In November, RCN Corp. said it would launch 1-gigabit internet speeds, though the small cable overbuilder serves only parts of Delaware County and the Allentown area in eastern Pennsylvania.

Chris Fenger, RCN’s chief operating officer, said that data usage is growing at 35 percent to 50 percent a year, leading to the race to upgrade internet networks.

Comcast has a 2-gigabit service, branded as Gigabit Pro, that requires special wiring to homes. Comcast is promoting the service with a $149.99-a-month price with a two-year contact. Customers pay a one-time installation fee of $500.

Comcast also offers gigabit speeds to subscribers over its traditional cable lines, similar to RCN’s offering, in Detroit, Chicago, Atlanta, and Nashville. Comcast expects to offer it in Miami, as well, but the company has not said when it would bring the service to Philadelphia.

Verizon said that its 750 megabits per second was a minimum speed, and that Instant Internet may, in fact, clock at a faster rate. In addition, it said, cable companies can’t match the equally fast upload and download speeds.

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Jan 12

Do Alexa and other such devices mean the end of privacy?

The Amazon Echo speaker in our bedroom is all ears. The voice-activated device is always at attention, waiting for commands. Fine with me. But my wife, who is from the Democratic Republic of Congo and lived much of her life under a dictator, isn’t the trusting type. So when we’re talking and Echo randomly butts into our conversation with “I’m sorry. I didn’t understand,” my wife shoots it a look, convinced that someone at Amazon.com is spying on us.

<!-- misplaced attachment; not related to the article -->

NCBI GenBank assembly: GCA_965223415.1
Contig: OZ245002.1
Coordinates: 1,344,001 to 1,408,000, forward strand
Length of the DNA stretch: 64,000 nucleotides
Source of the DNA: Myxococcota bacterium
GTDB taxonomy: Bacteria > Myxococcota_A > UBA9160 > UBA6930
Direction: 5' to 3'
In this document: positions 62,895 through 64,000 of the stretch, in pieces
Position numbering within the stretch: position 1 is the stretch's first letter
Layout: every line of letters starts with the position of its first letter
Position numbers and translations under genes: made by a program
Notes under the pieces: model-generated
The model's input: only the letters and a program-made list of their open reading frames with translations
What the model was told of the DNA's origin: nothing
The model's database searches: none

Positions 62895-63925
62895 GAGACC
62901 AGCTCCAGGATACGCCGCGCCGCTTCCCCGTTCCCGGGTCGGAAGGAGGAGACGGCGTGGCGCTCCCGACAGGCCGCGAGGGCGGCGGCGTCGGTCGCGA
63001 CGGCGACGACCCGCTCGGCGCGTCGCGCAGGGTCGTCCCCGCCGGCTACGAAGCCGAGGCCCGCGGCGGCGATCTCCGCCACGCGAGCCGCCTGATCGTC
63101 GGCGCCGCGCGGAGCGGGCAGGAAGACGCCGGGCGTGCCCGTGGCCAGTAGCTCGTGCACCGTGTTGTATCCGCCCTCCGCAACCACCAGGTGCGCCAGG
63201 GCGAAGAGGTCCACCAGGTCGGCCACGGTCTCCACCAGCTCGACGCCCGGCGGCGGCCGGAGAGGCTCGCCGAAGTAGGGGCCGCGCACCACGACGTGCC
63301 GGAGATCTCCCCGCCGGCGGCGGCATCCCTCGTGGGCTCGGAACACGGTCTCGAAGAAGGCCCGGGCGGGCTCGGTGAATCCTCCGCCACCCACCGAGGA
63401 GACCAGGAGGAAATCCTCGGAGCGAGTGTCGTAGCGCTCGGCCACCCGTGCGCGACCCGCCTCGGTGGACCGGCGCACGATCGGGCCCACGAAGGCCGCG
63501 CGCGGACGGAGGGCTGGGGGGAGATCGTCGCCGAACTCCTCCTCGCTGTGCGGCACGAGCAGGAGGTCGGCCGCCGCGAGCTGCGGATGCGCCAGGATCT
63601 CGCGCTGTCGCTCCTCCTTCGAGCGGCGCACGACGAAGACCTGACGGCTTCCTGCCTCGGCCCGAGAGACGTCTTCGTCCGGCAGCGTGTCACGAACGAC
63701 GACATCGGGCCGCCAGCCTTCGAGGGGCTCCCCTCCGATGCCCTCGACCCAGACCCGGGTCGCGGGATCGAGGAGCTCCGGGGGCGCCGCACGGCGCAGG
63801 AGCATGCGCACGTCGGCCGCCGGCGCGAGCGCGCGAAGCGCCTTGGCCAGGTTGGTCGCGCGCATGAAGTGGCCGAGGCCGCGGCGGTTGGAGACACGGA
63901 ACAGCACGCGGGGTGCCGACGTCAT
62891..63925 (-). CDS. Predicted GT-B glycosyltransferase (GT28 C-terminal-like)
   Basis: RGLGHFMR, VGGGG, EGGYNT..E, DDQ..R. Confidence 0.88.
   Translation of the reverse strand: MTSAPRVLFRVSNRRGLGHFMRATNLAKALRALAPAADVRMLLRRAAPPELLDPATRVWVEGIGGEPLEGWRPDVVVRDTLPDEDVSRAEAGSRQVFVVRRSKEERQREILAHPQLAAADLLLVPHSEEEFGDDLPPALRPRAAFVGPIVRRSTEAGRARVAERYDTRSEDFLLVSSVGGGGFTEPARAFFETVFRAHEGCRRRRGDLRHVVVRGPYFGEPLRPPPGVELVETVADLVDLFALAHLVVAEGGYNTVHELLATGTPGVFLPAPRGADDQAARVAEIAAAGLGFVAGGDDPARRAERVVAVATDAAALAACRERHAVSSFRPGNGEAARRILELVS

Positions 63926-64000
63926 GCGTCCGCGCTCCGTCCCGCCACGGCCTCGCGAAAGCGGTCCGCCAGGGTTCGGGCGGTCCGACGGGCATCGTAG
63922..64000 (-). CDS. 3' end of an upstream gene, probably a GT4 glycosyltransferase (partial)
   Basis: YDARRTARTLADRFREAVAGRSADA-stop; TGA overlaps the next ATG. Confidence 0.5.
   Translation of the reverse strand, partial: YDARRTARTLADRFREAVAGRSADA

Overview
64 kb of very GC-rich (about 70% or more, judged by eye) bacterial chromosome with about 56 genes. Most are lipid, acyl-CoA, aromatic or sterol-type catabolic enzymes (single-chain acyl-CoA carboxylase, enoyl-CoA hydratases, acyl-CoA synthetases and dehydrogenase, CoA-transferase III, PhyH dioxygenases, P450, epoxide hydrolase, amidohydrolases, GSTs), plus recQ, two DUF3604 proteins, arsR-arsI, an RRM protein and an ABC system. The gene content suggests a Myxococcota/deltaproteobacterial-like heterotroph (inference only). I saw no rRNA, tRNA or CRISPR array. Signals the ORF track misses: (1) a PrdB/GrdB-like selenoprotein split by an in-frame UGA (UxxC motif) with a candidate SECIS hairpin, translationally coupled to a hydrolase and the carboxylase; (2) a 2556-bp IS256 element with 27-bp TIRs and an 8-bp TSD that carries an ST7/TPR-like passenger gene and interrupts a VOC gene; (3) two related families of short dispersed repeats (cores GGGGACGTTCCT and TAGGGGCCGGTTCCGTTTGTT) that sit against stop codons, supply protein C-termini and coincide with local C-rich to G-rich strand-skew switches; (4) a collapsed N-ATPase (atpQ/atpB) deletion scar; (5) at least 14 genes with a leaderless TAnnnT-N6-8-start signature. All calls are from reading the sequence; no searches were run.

No, they aren’t, and Amazon isn’t recording our conversations, just those questions we ask it directly. But its popularity heralds a new threat to our privacy, from a houseful of Echo-compatible gadgets that record everything we do.


Something like 5 percent of US homes now contain an Echo or some other product that uses Amazon.com’s Alexa speech-recognition system. That’s millions of gadgets designed to respond to oral requests for music, news, or a good chili recipe. Alphabet Inc. has a similar product, Google Home, and more are coming, all constantly paying attention to us. We’d better start paying attention, too.

The Echo is a gateway to the Internet of Things (IoT), a global cloud of networked computers built into cars, appliances, and anything else with a power switch. The Echo and its Alexa software have become the Model T of the IoT, the first such system to become a mass-market hit. You can get Alexa-compatible products to switch on your lights, unlock the front door, or warm up the car.

This raises privacy questions we have yet to answer — including whether some of this information is even ours to protect.

We’re accustomed to the privacy challenges of personal computers and smartphones. My wife switches off her phone’s location-tracking feature; I run a program to delete tracking cookies from my Web browsers.

But what to do when everything in the house keeps tabs on you?


IoT devices turns mundane activities into data events to record, from turning on the radio to running hot water for a bath. And just like those Web searches on your laptop, they are subject to scrutiny by marketing experts — or to subpoenas from the police.